Princess Sophia Duleep Singh

Case study

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Princess Sophia Duleep Singh - British Library

Her background

Sophia’s father was the last Maharaja of the Sikh Empire in India and she was born a princess. British rule in India meant that her family had handed their lands over to the British, and Sophia was born in the UK. Financially, the family suffered and Sophia’s godmother, Queen Victoria, provided her with support and a home at Hampton Court. Sophia studied chemistry at university, becoming a socialite, but a trip to India and witnessing the poverty there made her politically active.

As a suffragist

In 1909, Sophia joined the WSPU and became an active member. She took part in the physical scuffles on ‘Black Friday’ in 1910, when the police were violent towards suffrage protestors. She joined the Women’s Tax Resistance League and sold her possessions to friends and family so that they couldn’t be seized for tax payment. She spoiled her 1911 census and famously sold The Suffragette newspaper outside Hampton Court Palace where she lived. King George V was encouraged to remove her from the Palace to stop her campaigning. Sophia was arrested for taking part in physical and violent protests, but never sent to prison because of her status and name. She became a Red Cross nurse during the First World War, tending to the British Indian troops at hospital in Brighton. Afterwards, she continued working for women’s rights. Her sister, Catherine Duleep Singh, belonged to the law-abiding NUWSS. Other Asian women who supported the Votes for Women campaign included Lolita Roy and Bhagwati Bhola Nauth.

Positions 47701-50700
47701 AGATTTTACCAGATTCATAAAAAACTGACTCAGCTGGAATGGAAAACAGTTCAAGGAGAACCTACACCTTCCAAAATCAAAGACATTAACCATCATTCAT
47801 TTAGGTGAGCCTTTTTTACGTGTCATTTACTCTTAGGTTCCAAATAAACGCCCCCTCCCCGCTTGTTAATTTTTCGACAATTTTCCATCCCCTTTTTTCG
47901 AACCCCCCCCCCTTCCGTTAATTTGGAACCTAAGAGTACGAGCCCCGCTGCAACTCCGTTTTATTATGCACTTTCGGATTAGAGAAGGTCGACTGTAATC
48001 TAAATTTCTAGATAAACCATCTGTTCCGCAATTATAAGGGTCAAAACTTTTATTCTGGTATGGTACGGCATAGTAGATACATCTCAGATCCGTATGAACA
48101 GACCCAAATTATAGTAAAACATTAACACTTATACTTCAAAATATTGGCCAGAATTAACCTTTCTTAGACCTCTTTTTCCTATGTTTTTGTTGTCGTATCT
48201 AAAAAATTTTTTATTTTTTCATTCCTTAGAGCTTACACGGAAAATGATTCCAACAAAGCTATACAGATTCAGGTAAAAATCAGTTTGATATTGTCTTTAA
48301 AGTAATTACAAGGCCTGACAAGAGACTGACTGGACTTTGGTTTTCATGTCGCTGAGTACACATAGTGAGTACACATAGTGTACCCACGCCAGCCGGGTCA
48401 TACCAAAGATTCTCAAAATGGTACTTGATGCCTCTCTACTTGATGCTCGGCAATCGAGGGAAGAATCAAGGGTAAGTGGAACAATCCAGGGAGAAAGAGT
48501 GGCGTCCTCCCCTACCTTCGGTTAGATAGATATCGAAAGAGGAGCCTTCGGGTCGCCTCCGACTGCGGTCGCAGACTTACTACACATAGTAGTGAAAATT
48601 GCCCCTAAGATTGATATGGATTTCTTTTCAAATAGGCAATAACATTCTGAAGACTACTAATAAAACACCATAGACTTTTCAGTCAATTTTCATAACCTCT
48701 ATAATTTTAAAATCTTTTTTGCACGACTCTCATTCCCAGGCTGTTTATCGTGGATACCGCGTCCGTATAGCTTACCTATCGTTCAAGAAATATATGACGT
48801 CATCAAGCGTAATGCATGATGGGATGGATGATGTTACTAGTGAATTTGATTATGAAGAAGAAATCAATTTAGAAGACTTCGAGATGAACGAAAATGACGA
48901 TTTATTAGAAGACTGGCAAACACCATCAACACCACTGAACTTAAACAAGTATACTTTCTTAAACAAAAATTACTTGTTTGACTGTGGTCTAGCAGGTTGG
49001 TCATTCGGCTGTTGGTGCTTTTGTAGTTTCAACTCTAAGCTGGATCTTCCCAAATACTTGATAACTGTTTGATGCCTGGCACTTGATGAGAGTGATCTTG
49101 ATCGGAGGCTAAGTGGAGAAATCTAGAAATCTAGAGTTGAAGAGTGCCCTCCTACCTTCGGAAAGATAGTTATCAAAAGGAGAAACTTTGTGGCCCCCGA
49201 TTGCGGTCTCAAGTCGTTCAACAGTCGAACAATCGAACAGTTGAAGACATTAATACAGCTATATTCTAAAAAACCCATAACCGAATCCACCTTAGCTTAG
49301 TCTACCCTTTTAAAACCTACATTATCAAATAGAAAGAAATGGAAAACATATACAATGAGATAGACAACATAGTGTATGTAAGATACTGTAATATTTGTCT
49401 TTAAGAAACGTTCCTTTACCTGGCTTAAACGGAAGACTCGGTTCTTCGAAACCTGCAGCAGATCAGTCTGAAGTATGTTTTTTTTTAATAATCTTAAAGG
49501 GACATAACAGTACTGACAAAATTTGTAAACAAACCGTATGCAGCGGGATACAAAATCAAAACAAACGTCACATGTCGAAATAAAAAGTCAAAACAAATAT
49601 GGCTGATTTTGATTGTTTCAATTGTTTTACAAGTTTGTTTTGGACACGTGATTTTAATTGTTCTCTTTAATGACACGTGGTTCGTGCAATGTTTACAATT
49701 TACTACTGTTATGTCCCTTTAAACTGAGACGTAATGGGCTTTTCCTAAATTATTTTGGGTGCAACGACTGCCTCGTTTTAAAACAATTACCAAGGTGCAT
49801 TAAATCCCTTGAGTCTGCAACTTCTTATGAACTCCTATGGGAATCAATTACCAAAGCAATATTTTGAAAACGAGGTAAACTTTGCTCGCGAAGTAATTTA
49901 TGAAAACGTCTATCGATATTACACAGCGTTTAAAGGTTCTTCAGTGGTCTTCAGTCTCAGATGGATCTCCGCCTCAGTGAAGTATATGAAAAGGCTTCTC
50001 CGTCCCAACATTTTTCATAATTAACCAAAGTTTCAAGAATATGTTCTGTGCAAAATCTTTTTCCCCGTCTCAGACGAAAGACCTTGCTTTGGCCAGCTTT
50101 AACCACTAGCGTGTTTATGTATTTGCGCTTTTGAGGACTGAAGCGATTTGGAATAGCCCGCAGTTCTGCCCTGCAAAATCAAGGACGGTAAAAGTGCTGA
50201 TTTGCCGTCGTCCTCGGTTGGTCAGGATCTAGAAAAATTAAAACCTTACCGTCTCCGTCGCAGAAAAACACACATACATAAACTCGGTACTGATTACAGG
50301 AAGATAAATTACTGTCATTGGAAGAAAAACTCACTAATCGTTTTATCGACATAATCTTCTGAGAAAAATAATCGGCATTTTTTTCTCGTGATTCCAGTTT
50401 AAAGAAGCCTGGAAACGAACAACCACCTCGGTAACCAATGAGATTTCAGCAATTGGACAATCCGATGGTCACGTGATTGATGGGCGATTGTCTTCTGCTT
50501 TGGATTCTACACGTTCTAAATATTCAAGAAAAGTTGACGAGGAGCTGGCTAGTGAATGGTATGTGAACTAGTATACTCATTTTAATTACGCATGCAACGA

1. Why was it that Sophia had an education, but still became a socialite?
  2. Why was King George V angry with her?
  3. Do you think high profile women like Sophia helped or hindered the suffrage cause?

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